I was in my teens before I knew what lesbian meant, and the first time I heard the word bisexual I was a freshman in high school. And it fit, for me, in a simple way that nothing else ever had. That was when the derogatory use of The Gays and HommaSECKshuls connected, in my mind, with me. This time, though, I knew it may be dangerous to ask questions of the same people. I knew where to find answers, and went looking. What I discovered was that there was no logical reason for anyone to hate or fear or abuse other people, based solely on their sexual orientation. I also discovered a need to hide. To conceal who I was. Until I couldn’t, anymore. Until I accidentally outed myself to my school and my family. I’ve since discovered that a prejudice against bisexual people exists in more than just the straight community. Like the other prejudices I’d discovered, like all prejudice, it is illogical. I know this not only because I happen to be bisexual, but because I did with that what I always did, when faced with such things; I educated myself.

It’s the method I’ve developed, over the course of a lifetime, when faced with beliefs that don’t make sense to me, for understanding those beliefs, and developing my own. Research, questioning, debating, reading, and learning as much as I can. Informing my opinion.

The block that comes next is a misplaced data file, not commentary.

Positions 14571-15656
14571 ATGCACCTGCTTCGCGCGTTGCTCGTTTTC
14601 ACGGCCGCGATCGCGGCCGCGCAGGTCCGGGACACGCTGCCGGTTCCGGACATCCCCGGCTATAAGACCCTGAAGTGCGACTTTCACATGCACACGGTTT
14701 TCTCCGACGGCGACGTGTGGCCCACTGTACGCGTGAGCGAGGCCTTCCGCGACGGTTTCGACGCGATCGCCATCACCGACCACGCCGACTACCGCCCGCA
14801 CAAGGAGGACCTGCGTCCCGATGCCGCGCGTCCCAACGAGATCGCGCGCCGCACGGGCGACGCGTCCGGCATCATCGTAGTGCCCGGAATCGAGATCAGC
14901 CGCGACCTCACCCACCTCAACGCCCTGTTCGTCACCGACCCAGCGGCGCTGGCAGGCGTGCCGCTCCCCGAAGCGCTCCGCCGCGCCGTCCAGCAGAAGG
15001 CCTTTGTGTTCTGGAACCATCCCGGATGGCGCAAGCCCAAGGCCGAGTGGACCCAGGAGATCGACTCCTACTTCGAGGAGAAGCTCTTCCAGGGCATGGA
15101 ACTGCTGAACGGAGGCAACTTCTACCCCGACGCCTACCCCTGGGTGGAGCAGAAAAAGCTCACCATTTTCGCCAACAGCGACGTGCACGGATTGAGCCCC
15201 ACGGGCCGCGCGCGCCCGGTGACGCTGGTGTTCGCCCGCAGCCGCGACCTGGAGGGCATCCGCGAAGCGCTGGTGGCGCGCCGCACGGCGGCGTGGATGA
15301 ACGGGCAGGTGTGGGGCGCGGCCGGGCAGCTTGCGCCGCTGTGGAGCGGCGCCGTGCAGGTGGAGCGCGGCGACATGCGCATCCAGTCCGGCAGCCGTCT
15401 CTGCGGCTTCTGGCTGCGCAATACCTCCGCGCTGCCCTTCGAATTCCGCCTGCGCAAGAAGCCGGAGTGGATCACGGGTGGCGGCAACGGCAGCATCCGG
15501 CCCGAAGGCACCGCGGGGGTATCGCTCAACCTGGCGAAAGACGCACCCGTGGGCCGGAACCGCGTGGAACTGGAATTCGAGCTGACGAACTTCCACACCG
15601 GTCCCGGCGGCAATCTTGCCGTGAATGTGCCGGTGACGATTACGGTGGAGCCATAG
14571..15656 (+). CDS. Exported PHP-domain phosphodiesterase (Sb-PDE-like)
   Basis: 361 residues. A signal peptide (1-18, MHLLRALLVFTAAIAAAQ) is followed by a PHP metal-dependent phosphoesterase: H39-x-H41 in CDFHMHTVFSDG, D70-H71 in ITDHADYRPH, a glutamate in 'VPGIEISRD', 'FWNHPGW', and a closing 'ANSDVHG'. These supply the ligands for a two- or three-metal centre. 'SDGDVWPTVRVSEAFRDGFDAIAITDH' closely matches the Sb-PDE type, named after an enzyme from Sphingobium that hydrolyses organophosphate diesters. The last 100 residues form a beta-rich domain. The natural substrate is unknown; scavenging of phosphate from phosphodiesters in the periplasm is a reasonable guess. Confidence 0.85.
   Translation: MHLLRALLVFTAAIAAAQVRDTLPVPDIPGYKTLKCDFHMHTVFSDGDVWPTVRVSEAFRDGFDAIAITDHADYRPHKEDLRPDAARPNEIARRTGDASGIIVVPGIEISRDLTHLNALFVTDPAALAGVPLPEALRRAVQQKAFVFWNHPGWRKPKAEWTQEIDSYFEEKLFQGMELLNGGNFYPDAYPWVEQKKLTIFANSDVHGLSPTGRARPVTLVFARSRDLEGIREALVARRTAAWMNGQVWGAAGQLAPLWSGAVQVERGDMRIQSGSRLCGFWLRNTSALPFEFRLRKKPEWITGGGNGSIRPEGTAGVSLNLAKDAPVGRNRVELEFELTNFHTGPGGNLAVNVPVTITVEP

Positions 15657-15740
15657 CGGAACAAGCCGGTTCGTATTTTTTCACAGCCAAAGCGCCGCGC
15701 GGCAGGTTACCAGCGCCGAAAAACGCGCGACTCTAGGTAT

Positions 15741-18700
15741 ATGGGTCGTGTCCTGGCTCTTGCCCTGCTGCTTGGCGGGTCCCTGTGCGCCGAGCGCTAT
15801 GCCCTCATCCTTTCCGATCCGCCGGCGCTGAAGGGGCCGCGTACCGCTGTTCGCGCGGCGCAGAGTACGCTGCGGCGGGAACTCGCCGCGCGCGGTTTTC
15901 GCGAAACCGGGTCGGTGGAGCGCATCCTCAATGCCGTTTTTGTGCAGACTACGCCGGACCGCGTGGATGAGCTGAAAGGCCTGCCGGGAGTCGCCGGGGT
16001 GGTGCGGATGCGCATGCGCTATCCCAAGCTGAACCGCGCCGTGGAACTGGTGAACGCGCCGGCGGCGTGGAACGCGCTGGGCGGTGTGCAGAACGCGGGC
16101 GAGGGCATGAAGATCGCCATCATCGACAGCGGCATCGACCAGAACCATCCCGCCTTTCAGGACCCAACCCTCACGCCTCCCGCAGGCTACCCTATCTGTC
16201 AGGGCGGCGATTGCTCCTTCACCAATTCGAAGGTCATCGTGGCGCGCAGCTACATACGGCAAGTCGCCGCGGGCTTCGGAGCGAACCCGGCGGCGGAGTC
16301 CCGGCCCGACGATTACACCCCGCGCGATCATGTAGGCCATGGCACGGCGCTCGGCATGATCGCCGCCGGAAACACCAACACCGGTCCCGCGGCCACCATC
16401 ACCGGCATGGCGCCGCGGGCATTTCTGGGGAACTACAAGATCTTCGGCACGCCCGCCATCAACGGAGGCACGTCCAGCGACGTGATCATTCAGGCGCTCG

So when I encountered such concepts as privilege, institutionalized racism, rape culture, misogyny, transphobia, and patriarchy, I approached those in the same way. I talked to people who knew more than I did. I talked to people who believed those things, to understand where those beliefs, however problematic, originated. I researched. Fortunately, by this point, I had access to all the information I could ever want, via the internet. I read academic articles, first-hand accounts, editorials, and blog posts. I devoured research studies and statistics, conducted and compiled by everyone from accredited universities to the Department of Justice to the Census Bureau. I ordered non-fiction books about the prison industrial complex, and civil rights battles, about the struggle for LGBT rights, about the ways in which US society is predisposed to actively disadvantage and oppress women, minority races, immigrants, and LGBT individuals. I read first-hand accounts and historical documents about protests and movements, the reasons they happened, and the motives of both those involved and those opposed. I participated in debates with other people who were seeking answers to the same questions. I sought out knowledge and understanding. I informed my opinion.